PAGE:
Buggy hell! Fun tots’ classes ‘doomed’ after Clissold House pram ban

The scrap of land outside Clissold House which has been earmarked for a buggy park

The scrap of land outside Clissold House which has been earmarked for a buggy park - Credit: Richard Larcombe

Entertainers who run tots’ classes in Clissold House have complained a new pram ban there will threaten their livelihoods.

Richard Larcombe of Sparkysongs who has been entertaining youngsters in Clissold House

Richard Larcombe of Sparkysongs who has been entertaining youngsters in Clissold House - Credit: Richard Larcombe

Just a fortnight ago Hackney Council announced in a statement on Twitter that some parents will no longer be permitted to bring their buggies inside the Grade II listed building in Clissold Park, Stoke Newington, from October. Parents attending baby and toddler singing, dancing and massage classes upstairs will have to lock them up on a scrap of land outside.

Business owners who have worked in the house for six years had no idea of the plan which comes into operation next week – despite it being a year in the pipeline - and many parents have confirmed it will put them off coming. The council says the move will prevent damage to the mansion house, which is listed as one of the top 10 wedding venues in London. Sparkysongs entertainer, Richard Larcombe, told the Gazette: “What the council didn’t mention is that you have to bring your own lock, which no-one will, so our business is doomed if this goes ahead.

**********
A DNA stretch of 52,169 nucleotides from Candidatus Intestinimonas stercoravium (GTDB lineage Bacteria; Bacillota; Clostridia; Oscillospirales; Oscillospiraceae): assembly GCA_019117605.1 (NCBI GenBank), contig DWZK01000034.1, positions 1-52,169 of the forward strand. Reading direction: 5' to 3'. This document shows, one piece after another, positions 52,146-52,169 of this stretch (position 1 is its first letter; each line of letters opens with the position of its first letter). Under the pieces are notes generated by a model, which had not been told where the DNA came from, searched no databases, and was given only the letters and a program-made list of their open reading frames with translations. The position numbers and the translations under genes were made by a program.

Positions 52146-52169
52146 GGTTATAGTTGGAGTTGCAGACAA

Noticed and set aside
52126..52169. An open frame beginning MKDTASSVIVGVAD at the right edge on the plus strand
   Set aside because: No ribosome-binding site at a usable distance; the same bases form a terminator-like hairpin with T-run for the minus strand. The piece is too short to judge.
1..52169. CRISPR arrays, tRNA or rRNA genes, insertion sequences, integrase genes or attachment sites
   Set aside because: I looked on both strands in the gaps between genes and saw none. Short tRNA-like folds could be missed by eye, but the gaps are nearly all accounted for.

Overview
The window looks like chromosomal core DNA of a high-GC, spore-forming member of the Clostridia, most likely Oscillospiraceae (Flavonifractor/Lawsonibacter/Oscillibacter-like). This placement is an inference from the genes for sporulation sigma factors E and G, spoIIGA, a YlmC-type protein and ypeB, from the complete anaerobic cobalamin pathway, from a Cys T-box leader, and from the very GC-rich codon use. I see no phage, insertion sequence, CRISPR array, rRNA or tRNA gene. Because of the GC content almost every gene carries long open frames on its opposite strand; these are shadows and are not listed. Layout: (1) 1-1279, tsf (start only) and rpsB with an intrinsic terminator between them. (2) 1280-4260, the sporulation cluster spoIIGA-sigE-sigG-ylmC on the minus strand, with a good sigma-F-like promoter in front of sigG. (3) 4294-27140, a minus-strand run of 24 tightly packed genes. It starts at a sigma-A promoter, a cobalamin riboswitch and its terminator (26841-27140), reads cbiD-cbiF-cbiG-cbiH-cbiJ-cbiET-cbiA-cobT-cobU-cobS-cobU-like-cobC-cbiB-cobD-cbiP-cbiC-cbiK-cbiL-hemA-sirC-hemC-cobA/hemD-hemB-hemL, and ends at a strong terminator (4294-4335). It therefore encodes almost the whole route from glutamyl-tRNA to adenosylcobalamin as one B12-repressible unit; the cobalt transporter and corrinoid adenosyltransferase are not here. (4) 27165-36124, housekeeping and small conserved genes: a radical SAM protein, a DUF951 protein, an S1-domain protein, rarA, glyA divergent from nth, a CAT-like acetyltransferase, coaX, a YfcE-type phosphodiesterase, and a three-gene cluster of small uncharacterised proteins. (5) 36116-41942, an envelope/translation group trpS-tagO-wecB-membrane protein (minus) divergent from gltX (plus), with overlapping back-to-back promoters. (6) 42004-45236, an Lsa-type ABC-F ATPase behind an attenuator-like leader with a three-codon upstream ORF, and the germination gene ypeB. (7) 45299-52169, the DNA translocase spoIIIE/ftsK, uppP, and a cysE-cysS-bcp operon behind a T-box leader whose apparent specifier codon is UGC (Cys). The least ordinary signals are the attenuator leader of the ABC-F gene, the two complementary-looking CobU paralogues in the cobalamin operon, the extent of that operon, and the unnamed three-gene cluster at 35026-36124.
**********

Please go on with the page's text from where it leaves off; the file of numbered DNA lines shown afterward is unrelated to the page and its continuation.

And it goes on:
“I just can’t see how anyone is going to attend a class at the house if they have to use this utterly inadequate facility. Imagine having to get twins out of a buggy in the rain, put the cover back over the buggy without putting either child down on the wet ground, deal with the lock then walk with the babies through the rain to the session.

“This is an attempt by the council to exclude children’s activities from the house in order to keep it pristine for corporate events and weddings and keep the community out.”


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Single mother Penelope Blissenden who runs baby massage classes relies on Clissold House as her main source of income, and is worried how she will survive financially while seeking an alternative venue.

“The effort and time and money required to set up elsewhere seems very overwhelming, after finally getting my business in a secure place,” she said. “This places a lot of stress and pressure on me to try and sort out an alternative venue and to consider how I will do this without the support of my regular income to provide for myself and my daughter.”

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Anuschka Socher, who runs Diddi Dance classes for toddlers, is also concerned about the move and is already looking for another venue.

“I understand that they want to minimise damage to the building, and most parents would be fine storing their buggies in a designated area if they’re sheltered from the weather and protected from theft, however, the arrangement they are trying to put in place is madness.”

A council spokesman said parents can borrow rain covers from the park office.

“After the house’s refurbishment in March, where we painted all the rooms, sanded and revarnished all of the floors and installed new carpets, we installed the new buggy park and put up notices encouraging parents to use it,” they added. “In September, we put up notices informing parents that from October 1, all buggies should be parked there. We informed all room bookers by email.”

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